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Overnutrition is not health-giving

by Pragati Singh
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Diets high in energy, fat, and sugar exacerbate noncommunicable diseases, resulting in life-long misery and intergenerational consequences.

The media’s persistent shaming of India’s undernutrition profile has diverted policymakers’ attention away from the invisible threat of overnutrition, which has now reached epidemic proportions.

While hunger and undernutrition are unavoidable in marginalised and poor populations, the rapid rise of obesity and overnutrition-related Non-Communicable Diseases (NCDs) such as diabetes, hypertension, heart disease, and stroke is also a reality.

In 2016, these NCDs were responsible for 55 per cent of the total disability adjusted life years and the major risk-factors (high blood pressure, high blood sugar, high cholesterol, and overweight) contributed to a quarter of the NCD burden.

Alarmingly, the recent Comprehensive National Nutrition Survey documented “metabolic obesity” in at least half of the children aged 5-19 years, including those who were thin or short, conventionally labelled ‘undernourished’.

This simultaneous burden of malnutrition needs immediate redressal in a judicious and evidence-based manner, ensuring that interventions for undernutrition do not escalate overnutrition.

There is a deep-rooted socio-cultural belief that higher caloric intakes through hyperpalatable, high energy-density, high fat and high sugar diets will ameliorate undernutrition, particularly in children and adolescents. However, recent evidence unequivocally demonstrates that such diets fuel escalation of non-communicable diseases, which could result in a life-time of misery and intergenerational consequences.

Characterization of foods as high fat, sugar or salt (HFSS) is based on the World Health Organization’s population nutrient intake goals to prevent obesity and related NCDs. Foods are labelled as HFSS, if the energy contributions or the content of these nutrients exceeds the total energy available from those foodstuffs, as follows: 30 per cent for fat or 10 per cent for saturated fat, 10 per cent for free sugars, and 1 mg sodium per 1 kcal for salt.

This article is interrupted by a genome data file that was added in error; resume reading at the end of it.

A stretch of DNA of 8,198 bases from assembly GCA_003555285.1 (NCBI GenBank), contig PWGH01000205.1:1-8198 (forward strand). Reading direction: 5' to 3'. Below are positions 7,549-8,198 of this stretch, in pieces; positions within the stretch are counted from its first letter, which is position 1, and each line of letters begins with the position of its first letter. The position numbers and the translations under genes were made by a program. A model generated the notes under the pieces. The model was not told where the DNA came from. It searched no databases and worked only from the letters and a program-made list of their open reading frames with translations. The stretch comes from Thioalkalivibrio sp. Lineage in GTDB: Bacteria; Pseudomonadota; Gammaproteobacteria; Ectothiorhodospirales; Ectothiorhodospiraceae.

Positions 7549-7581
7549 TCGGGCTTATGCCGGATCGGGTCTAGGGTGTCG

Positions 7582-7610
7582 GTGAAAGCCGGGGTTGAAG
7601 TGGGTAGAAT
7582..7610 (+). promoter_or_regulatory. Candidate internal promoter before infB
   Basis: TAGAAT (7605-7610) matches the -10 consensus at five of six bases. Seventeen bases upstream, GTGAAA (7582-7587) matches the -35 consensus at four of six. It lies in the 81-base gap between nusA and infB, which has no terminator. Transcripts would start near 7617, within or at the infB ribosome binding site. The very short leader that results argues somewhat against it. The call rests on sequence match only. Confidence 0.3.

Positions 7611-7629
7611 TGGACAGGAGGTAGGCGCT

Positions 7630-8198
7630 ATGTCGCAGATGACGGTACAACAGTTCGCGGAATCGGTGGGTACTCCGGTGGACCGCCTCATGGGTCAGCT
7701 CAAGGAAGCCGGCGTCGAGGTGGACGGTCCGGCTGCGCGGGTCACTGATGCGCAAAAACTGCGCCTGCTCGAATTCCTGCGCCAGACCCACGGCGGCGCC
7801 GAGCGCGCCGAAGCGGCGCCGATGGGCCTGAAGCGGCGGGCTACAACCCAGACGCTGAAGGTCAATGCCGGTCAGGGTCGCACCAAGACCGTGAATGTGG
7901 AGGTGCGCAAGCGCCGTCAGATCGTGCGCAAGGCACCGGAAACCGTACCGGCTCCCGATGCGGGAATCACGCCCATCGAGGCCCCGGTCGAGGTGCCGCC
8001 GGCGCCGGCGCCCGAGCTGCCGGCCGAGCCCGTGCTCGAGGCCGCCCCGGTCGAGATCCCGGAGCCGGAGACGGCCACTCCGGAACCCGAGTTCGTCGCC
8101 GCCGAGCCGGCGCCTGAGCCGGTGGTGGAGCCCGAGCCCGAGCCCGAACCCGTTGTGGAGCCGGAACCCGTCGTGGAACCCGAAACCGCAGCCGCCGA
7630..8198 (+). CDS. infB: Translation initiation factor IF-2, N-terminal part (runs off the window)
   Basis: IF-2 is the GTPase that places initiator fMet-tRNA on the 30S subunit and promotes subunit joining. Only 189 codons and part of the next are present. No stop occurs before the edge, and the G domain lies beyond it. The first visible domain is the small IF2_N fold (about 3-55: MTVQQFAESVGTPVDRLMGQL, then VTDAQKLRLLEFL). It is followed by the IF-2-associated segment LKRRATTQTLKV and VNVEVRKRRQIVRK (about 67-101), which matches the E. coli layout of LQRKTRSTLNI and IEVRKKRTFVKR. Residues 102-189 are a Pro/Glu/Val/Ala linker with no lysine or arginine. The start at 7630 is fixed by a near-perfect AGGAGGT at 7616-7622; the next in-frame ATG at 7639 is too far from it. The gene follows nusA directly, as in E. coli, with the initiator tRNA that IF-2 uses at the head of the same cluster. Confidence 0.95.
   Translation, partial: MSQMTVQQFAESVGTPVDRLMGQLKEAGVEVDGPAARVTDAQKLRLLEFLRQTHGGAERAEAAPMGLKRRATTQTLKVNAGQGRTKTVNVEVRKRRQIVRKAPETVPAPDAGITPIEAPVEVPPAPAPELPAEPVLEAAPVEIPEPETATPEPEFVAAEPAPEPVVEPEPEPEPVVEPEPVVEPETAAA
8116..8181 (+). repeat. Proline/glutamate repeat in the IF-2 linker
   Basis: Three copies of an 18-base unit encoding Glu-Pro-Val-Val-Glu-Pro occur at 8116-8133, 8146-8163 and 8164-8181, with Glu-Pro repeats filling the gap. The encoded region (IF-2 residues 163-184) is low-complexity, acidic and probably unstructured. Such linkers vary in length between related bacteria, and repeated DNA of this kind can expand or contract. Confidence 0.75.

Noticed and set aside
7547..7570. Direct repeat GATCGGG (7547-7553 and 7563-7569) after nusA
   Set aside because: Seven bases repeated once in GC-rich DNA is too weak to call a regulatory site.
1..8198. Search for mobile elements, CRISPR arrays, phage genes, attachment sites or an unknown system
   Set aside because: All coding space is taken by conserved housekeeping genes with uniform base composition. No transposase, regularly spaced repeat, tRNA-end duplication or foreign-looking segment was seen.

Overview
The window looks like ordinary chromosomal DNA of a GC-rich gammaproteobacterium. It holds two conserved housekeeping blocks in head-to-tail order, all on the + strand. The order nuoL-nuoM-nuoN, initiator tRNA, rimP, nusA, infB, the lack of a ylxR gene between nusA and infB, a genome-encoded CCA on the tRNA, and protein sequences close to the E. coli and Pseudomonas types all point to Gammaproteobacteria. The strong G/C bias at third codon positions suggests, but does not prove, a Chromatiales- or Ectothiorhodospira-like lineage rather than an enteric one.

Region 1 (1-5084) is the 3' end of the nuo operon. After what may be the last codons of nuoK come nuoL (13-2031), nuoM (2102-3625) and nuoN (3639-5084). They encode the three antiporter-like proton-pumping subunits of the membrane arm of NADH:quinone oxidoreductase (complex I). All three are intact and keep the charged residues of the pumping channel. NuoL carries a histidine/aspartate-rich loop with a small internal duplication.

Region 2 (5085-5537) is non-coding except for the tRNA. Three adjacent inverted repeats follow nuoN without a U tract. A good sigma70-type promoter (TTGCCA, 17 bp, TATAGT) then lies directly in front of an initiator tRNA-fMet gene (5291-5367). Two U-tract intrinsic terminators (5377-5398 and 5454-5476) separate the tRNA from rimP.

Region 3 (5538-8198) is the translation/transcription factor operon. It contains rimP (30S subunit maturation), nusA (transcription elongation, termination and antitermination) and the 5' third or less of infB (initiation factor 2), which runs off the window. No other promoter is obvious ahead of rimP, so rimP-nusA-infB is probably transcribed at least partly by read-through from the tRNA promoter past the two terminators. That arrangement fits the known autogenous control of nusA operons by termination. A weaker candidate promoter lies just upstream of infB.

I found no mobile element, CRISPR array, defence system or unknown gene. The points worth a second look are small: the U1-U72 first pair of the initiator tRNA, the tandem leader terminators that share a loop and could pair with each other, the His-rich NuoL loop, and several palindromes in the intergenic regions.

Without prominent and easy to understand labelling, it is an arduous task to identify a HFSS, particularly for semi-literate and illiterate consumers. Global and Indian evidence demonstrates the deleterious effects of sustained consumption of HFSS diets. There is a significant association of higher consumption of such foods with all-cause mortality and several diseases. These include overall cardiovascular diseases, coronary heart diseases, cerebrovascular diseases, hypertension, metabolic syndrome, overweight and obesity, depression, irritable bowel syndrome, overall cancer, postmenopausal breast cancer, gestational obesity, adolescent asthma and wheezing, and frailty. Excess salt intake is more specifically related to hypertension.

A fascinating experiment conducted at the National Institute of Health, USA, compared effects of unprocessed and ultra-processed meals matched for presented calories, energy density, macronutrients, sugar, sodium, and fiber. Subjects were instructed to consume as much or as little as desired. Within a short span of two weeks, energy intake was greater with hyperpalatable ultra-processed diet with increased consumption of carbohydrate and fat, but not protein. This led to an average weight gain of 0.9 kg.

Similar evidence of unfavorable metabolic perturbations, hypertension, mental health issues and sleep disturbances has accumulated for children and adolescents. Disturbingly, HFSS foods are now being increasingly introduced in infancy in the garb of “health foods” and “healthy complementary diets”.

Infancy is an impressionable age, when future tastes are developed and fats, sugars and oils are somewhat addictive. Thus, it is crucial for the right dietary practices to be inculcated from the very beginning.

There is no escaping the conclusion that the consumption of HFSS foods has to be drastically reduced to improve the health and human capital of the nation. Importantly, this has to start prior to conception and with greater emphasis on impressionable infants, children and adolescents. Fortunately, India is still in an expanding phase of marketing of such products and is some distance away from the peak and we have the collective experience of developed countries to guide us.

Obviously, the multi-national food-industry will resist these attempts on all fronts. Health education alone is unlikely to successful, particularly because such foods are tasty, addictive, cheap and convenient, but extort a heavy price on health. Strict laws regulating the sale and advertisement of such foods are immediately required. The time to act for maximal benefit, is therefore, now; else we may repent for generation(s), with only ourselves to blame.



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